[Advaita-l] Amritanubhava

Anand Hudli anandhudli at hotmail.com
Sun Jun 19 00:44:35 CDT 2011

Dear Sriramji,

Indeed, Amrutanubhav is written more along the lines of shiva-shakti
advaita. Later in his (short) life he was said to be in the company of the
great Hari Bhaktas Sant Namdev, Gora Kumbhar, and others. He is also said to
have written many "abhangs" or devotional songs in praise of ViTThala.

 Information on translation of the Amrutanubhav, with excerpts from the
chapters, may be found at:


"This, the opening chapter of Amritanubhav, is undoubtedly one of the
most strikingly beautiful poetic expressions of duality-in-unity ever
written. In it, Jnaneshvar, the poet, portrays, with symbol and
metaphor, that mystery which remains forever inexpressible in the
language of philosophy and logic."

>From Chapter Four:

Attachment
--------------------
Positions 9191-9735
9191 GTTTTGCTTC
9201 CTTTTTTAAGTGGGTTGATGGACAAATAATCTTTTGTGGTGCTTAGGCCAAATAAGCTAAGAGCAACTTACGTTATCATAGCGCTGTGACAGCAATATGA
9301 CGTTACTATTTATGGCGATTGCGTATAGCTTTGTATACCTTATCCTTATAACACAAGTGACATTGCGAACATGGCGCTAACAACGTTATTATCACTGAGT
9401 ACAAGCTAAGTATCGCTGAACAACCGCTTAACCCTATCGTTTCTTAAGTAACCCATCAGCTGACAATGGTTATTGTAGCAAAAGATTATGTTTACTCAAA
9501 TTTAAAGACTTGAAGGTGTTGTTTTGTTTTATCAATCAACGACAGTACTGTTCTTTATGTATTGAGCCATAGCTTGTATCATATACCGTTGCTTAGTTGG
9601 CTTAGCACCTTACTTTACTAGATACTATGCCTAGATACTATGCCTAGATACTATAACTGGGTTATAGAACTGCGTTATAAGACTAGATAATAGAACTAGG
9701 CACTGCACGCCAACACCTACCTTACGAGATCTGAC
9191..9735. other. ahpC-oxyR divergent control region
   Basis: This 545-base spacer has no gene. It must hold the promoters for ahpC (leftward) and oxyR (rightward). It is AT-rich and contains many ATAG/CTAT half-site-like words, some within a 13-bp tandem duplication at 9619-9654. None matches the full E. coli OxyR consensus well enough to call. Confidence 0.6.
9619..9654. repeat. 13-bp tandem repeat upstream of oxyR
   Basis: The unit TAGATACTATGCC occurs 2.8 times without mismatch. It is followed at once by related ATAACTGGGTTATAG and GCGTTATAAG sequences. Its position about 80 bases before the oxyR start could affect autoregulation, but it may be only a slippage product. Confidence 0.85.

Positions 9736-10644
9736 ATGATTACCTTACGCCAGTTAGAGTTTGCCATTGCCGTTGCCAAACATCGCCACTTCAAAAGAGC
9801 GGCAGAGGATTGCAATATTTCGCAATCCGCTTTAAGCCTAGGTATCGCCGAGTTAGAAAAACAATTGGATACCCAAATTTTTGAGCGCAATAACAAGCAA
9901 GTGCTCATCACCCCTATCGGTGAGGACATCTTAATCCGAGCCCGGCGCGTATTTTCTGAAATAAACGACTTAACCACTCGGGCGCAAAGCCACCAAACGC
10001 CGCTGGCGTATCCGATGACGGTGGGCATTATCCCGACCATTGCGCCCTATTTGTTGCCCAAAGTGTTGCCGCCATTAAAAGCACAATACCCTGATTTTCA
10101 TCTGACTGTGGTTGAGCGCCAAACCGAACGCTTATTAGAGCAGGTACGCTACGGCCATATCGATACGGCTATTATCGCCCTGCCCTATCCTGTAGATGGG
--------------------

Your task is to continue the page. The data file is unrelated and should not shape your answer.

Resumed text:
Fire, in the process of annihilating camphor,
Annihilates itself as well;
This is exactly what happens to knowledge
In the process of destroying ignorance.

The cresting of a wave is but its fall;
The flash of a bolt of lightning
Is but its fading.

Likewise, knowledge,
Drinking up the water of ignorance,
Grows so large
That it completely annihilates itself.

This absolute Knowledge is like
The intrinsic fullness of the moon,
Which is unaffected
By its apparent waxing and waning.

Likewise, that which is Consciousness Itself
Does not possess the quality of being conscious,
And is, therefore, not conscious of Itself.

>From Chapter 5:

The Vedas,
Which are the very breath of the Lord,
Declare It to be Ananda, or Bliss,
Only in order to negate the possibility
Of pain existing in It.

Thus the word, Satchidananda,
Used to refer to the Self,
Does not really describe Its nature,
But merely signifies
That It is not the opposite of this.

>From Introduction to Chapter 9:

"For Jnaneshvar, liberation is certainly not merely a dry, intellectual,
unity-awareness; it is the enjoyment of the bliss, or love, of God. It
is a Knowledge-Love; not a love based on the duality of lover and
beloved, but rather an inner joyfulness that arises with the sense of
union with the Beloved. ... The lover and Beloved are one, to be sure;
yet the enjoyment of love continues. This is Amritanubhav: the nectar of
the experience of our own divine Self."


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